Aunty Margret’s welcome was the precursor to a fascinating culinary immersion in indigenous ingredients prepared by Mark Olive, the award winning First Nation’s chef and a most entertaining and engaging dinner conversation with Cate Banfield, Marcella Zuniga and the debonair Robin Mack from Tourism Australia. The impressive evolution and expansion of the Doltone House venue collection was also presented to us. 

As the next day dawned, I joined a flotilla of early morning locals for a 5km run up and down the multifarious wharfs, piers and marinas that form Sydney Harbour. Sydney, a bit like Vancouver and Auckland, is all about the outdoors, surrounded by maritime urbanity, concrete, glass and steel on one side, rolling seas on the other. 

Following another day of intense meetings, we were transported to the Rocks area to undertake the Harbour Bridge Climb, a veritable bucket list experience that, in fairness, had some of us quaking in our boots – me included, although I wasn’t ever going to admit it! It’s a three-hour experience, all told, involving about an hour’s preparation during which you don the special overalls, harnesses, and miscellaneous equipment. No mobile phones, cameras, bracelets or other protuberances are allowed and, in case you’ve concealed something in a bodily orifice, you take a kind of lie detector by passing through a metal screening machine! 

We set off with Jake our guide who had a routine of hilarious one-liners, all delivered with the perfect timing of a skilled comedian (like, for instance, the metal riveters who had “a truly riveting time”). He expertly memorised all our names – including the difficult ones like Pádraic – kept us entertained and safe, and took wonderful pictures of us as we scaled the dizzy heights to the twin flags at the apex of the bridge. Orget Sadiku and his saxphone awaited us there with random renditions of Italian tarantelle, gifting us the satisfaction of being able to say we had sax atop the harbour bridge. Boom, boom!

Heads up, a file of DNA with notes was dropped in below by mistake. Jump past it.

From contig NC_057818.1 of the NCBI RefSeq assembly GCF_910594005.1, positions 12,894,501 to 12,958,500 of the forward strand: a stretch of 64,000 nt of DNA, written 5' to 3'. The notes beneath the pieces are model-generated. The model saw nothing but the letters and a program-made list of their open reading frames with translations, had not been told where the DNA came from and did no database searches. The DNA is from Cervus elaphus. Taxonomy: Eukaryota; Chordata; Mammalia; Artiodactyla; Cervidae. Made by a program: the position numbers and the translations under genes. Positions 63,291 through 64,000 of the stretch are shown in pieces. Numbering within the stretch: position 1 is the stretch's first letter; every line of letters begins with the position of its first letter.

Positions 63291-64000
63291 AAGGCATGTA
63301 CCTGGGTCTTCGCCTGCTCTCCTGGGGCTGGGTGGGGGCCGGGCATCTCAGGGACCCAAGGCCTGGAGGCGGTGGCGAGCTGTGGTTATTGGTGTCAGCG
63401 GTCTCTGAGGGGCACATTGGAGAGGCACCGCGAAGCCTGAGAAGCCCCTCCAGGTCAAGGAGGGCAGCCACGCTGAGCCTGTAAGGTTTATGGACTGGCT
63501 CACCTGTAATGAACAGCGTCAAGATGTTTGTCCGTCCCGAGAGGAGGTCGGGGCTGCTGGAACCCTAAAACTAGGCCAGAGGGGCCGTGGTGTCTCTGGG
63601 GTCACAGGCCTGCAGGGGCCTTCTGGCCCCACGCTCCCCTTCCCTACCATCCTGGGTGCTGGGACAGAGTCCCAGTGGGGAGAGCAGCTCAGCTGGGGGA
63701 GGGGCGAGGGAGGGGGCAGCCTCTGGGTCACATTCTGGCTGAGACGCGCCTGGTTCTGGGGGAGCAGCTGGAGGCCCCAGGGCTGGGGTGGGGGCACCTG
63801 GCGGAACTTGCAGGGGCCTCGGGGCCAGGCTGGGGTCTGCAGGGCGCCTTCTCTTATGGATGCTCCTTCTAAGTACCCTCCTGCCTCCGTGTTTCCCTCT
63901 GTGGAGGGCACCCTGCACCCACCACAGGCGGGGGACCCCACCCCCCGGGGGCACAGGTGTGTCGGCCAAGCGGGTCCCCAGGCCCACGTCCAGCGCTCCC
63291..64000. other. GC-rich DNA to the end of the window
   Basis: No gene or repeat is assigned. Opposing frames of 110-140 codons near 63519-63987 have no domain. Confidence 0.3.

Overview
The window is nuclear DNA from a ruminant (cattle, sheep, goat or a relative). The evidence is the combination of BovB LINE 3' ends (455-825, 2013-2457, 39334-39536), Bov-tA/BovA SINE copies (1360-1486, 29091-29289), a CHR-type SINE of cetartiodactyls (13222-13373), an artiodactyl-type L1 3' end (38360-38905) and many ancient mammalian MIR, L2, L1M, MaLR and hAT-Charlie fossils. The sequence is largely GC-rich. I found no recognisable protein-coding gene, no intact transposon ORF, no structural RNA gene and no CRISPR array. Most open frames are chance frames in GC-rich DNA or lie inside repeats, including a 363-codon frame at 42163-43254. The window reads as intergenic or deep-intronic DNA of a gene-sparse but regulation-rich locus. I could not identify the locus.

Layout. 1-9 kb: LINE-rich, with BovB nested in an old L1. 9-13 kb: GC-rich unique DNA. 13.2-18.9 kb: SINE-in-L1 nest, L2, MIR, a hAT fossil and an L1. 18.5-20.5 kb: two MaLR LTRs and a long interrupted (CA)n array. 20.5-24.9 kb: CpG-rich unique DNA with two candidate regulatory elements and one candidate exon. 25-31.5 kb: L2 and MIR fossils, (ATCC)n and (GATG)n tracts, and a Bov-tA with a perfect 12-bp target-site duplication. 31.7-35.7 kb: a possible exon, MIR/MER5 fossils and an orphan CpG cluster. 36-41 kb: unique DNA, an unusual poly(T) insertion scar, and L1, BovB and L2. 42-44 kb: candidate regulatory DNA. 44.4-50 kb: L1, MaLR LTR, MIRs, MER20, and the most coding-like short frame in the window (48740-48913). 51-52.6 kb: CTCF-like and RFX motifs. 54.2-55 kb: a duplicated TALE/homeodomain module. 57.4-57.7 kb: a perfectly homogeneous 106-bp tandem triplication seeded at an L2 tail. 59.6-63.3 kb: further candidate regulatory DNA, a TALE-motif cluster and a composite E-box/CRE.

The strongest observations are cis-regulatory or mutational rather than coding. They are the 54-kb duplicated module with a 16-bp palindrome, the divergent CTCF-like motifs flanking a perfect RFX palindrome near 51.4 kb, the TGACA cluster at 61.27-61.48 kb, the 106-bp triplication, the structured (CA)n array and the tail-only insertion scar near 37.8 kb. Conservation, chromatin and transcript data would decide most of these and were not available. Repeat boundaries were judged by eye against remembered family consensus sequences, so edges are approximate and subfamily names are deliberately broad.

Thanks to our gracious partner Colette Baini, we also had sax on a super yacht later that evening with the same Orget, this time accompanied by a high octane DJ. Departing from the wharf adjacent to our hotel, we anchored in the harbour somewhere between the Harbour Bridge and the Opera House, enveloped by VIVID, a drone and light show that attracts visitors to Sydney during winter. Orget was quick to spot the singing talent in our midst and we soon discovered the mellifluous tones of Dallas Lyons III and current SITE President, Karim el Minabawy.

Could there be more? Well, yes! An engaging morning of education at the delectable Campbell’s Stores with around 80 of the business events community of Sydney led to more time on the harbour as we undertook a wonderful team building exercise with Aaron from Sydney by Sail. One thing is certain: pit SITE IBOD members against each other, and you’ll have a hard-fought contest! Thankfully there was no sabotage and all vessels returned safely to harbour!

And competition defined the final evening too as the truly amazing team at the Hyatt Regency came up with another creative way of engaging and entertaining us. A seating plan ensured the perfect mix of IBOD and locals at each table, and then Chef Sven – a German chef with the heart of a lunatic Irishman – assigned roles to each of us, giving us each responsibilities in terms of food choice, service and presentation. We enjoyed a wonderfully informal, interactive evening of great food including some wonderful oysters, spectacular rack of lamb and a truly memorable Pinot Noir from the Hunter Valley.

So, yes, it’s a long flight. And yes, there’s a time difference but does Sydney deliver something truly and unique incentive? You bet it does. In spades! 

Written by

Pádraic Gilligan

Pádraic Gilligan